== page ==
• Have a cooking contest. Have each boy cook one dish and bring it to the meeting. They must be able to tell how they made the dish. You might even make a small recipe book that includes all the dishes that were prepared.

  • Make a contest out listing things on which families spend money. See who can make the longest list. Talk about the lists and see what important expenses were omitted. Give one point for each item. Before the meeting, you might create a list of things the boys are likely to forget and, if they do include them on their own lists, give them two points for those items.

  • Contact the police department and ask if someone could attend one of your meetings to discuss home security.

  • Arrange for the local fire marshal or one of his investigators to visit your den and discuss or demonstrate fire safety in the home and community. They may also be able to provide a copy of a home inspection sheet.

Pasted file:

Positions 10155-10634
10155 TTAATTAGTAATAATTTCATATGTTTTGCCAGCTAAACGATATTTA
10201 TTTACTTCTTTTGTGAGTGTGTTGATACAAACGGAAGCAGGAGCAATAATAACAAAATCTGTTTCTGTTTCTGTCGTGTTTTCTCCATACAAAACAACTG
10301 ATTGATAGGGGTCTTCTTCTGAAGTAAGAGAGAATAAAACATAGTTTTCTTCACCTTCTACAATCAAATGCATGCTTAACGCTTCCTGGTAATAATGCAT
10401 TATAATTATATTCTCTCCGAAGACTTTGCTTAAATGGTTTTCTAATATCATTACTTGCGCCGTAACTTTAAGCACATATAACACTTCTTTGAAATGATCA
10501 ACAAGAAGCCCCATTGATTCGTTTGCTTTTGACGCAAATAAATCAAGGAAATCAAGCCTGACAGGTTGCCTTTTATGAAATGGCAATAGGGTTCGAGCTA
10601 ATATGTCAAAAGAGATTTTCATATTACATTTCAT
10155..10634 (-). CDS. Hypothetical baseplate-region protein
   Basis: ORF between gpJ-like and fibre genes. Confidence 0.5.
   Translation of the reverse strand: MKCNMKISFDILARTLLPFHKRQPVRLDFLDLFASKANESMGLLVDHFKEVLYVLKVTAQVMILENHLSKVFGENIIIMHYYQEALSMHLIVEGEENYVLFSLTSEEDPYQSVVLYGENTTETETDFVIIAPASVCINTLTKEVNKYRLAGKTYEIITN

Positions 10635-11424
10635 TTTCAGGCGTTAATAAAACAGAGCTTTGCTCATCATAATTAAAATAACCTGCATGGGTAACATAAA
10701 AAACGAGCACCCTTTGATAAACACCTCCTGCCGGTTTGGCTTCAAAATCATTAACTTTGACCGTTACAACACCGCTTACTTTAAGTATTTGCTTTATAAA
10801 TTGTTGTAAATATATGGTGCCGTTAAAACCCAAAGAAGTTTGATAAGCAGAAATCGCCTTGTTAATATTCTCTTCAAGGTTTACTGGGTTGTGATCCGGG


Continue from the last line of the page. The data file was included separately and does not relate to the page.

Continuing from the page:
• Call the local health department to see if they can provide information or a speaker about the dangers of trash and garbage piling up and ways in which your den might help the community to be a healthy and safe place to live.

  • Visit your local financial institution to find out how the monetary system works. Tour the vault and safe deposit box area, and discuss how saving money as a family unit can be beneficial in the long run.

  • Contact the local public utility companies or the environmental control agency to find out how your natural resources can be saved and what we as individual family units can do to conserve.

  • With the help of a nutritionist, teach the boys to plan meals for the family. They should include all the basic food groups and the order in which they’re needed. 

  • Plan a week’s worth of meals for a family and visit a grocery store to price the food required to sustain this family.


Set up several hazardous conditions in a rooni. The drawing shows some possibilities. Allow one boy at a time to go into the room for three minutes. Have an adult present for safety and to time the boy. The boy makes notes on all the hazards he sees.